Yesterday, my colleague Rob Boston reminded us that the Religious Right’s influence is alive and well.
South Dakota legislators recently passed a controversial law placing new restrictions on abortion. A three-day waiting period (the longest in the nation) has drawn the most attention, but another provision is problematic from a church-state perspective. It requires any woman seeking an abortion to first undergo “counseling” at a “crisis pregnancy center.”
In a few hours, the U.S. House of Representatives will vote on whether to reauthorize a taxpayer-funded school voucher program.
Americans United has been working diligently to put a stop to H.R. 471, a measure introduced by House Speaker John Boehner that would allot $100 million over the next five years to restart and expand the failed voucher “experiment” in the District of Columbia.
Marriage equality for same-sex couples has been a controversial issue in many parts of the country. But even as that dispute rages, a quieter debate is taking place affecting marriages: Who can perform them?
Laws vary from state to state and even county to county. In some places, it can be difficult for people who want a non-religious service to get one. Sure, a judge or municipal official is almost always willing to preside at a ceremony – but often during limited hours on weekdays at the courthouse.
Religious Right influence over the nation’s presidential election process ought to be of deep concern to all Americans who value individual freedom and the separation of church and state.
The New York Times reported yesterday that right-wing religious forces in Iowa have extraordinary control over political life in the Hawkeye State.
Across the country, public schools are feeling the pinch of the economic downturn. The school system my daughter and son attend has increased class sizes, and some popular programs are on the chopping block.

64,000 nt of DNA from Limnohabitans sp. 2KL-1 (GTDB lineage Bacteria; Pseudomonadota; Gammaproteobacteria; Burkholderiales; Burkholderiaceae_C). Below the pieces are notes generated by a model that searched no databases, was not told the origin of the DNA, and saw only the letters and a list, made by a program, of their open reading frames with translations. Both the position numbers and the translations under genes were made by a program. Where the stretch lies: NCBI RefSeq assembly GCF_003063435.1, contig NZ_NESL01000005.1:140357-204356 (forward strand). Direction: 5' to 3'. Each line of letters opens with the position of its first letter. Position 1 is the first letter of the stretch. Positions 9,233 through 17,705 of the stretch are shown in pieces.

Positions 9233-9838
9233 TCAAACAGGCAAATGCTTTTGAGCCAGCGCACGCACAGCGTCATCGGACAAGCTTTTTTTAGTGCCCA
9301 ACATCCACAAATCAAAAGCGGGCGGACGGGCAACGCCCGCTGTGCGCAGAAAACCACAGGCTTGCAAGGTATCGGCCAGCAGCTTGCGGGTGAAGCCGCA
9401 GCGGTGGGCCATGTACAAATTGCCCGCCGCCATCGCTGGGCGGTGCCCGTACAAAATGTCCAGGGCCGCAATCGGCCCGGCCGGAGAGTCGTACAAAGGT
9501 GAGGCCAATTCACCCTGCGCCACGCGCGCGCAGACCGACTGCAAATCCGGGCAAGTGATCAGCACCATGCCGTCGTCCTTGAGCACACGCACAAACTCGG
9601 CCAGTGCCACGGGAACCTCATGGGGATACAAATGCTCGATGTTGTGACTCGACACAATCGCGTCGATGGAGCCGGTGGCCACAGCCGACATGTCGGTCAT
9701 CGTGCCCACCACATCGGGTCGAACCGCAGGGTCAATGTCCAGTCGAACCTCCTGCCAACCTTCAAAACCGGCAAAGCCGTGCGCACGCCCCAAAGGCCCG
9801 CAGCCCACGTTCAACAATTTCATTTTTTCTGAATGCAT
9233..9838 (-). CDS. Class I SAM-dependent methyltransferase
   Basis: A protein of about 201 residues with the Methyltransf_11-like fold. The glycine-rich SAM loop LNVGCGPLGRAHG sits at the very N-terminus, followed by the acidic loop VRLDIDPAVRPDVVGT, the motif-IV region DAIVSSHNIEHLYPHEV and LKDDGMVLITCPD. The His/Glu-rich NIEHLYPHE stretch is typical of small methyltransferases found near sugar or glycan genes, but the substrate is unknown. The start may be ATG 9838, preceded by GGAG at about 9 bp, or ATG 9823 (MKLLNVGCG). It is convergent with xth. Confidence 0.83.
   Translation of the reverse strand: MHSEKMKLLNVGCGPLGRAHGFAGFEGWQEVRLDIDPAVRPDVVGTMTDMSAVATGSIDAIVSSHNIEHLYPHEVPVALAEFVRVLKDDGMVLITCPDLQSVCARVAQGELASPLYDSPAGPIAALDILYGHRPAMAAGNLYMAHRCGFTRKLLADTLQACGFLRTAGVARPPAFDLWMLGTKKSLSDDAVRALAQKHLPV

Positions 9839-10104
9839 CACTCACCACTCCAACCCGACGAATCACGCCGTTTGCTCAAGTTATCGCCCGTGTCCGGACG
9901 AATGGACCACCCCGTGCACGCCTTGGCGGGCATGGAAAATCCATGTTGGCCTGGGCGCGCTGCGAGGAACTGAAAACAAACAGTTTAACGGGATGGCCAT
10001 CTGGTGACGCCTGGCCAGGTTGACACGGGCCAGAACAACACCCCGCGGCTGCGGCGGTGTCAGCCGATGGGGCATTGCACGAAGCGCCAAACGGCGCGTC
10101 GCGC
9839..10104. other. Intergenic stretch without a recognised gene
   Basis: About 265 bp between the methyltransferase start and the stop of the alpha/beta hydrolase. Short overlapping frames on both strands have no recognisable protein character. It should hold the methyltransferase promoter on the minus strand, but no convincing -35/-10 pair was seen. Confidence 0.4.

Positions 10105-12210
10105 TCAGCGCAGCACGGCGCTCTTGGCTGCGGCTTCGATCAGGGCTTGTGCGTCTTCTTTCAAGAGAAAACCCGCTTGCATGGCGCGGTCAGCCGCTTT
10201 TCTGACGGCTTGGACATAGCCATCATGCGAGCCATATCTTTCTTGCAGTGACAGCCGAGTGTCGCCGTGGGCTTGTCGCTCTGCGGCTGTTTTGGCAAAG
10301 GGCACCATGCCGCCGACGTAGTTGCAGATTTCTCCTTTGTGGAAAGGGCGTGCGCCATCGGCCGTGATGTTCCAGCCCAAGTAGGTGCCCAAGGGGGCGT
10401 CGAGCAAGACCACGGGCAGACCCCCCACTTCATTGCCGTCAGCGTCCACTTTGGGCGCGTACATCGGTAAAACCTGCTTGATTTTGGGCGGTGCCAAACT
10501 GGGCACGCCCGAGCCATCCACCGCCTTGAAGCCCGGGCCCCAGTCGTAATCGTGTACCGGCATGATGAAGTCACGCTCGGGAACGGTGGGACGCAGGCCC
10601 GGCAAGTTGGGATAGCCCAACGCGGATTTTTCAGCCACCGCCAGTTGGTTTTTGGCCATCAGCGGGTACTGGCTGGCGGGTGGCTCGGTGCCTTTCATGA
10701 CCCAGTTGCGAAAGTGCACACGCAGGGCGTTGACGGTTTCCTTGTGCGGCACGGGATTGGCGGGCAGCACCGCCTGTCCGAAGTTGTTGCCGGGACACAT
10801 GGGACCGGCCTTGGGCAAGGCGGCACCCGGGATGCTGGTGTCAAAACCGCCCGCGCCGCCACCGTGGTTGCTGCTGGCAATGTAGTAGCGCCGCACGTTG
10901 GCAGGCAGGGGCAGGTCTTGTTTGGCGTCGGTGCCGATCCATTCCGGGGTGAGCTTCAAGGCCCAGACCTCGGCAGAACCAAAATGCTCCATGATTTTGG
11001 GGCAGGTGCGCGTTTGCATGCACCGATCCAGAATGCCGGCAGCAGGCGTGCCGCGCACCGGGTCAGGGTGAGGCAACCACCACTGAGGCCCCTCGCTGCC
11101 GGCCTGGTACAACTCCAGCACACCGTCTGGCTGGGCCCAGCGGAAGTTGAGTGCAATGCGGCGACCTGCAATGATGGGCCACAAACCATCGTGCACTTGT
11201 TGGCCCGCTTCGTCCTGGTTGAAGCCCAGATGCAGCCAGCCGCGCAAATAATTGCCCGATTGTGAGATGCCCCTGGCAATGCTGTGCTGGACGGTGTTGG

This, then, would seem to be a poor time to divert tax money into religious and other private schools. (Learn more here.) Yet consider what’s going on in several states:
Bryan Fischer has quite a reputation for incendiary remarks.
Religious Right legal groups are all excited over a recent ruling by the European Court of Human Rights dealing with crucifix displays in public schools in Italy.
The European high court, ruling 15-2, overturned a lower court decision and declared that the crucifixes can stay. They don’t oppress anyone’s rights, the court said, and European nations are entitled to some latitude in dealing with topics such as this.
The Washington Post featured a scary article today about Charles Colson, the Nixon-era hatchet-man turned Religious Right commanding general.
Colson, the newspaper says, is quietly training a cadre of fundamentalist true believers who will take their “biblical worldview” into every area of life, including American politics.
Politicizing churches is a bad idea for lots of reasons. Not only it is illegal for non-profit organizations to endorse or oppose candidates, it also can divide congregations and lead to other types of problems.
Exhibit A is Cornerstone World Outreach, a church in Sioux City, Iowa. Last year, Cornerstone Pastor Cary K. Gordon decided to use his house of worship to launch an effort to recall three Iowa Supreme Court justices. Gordon was angry that the three, who faced retention elections, had voted to legalize same-sex marriage in the state.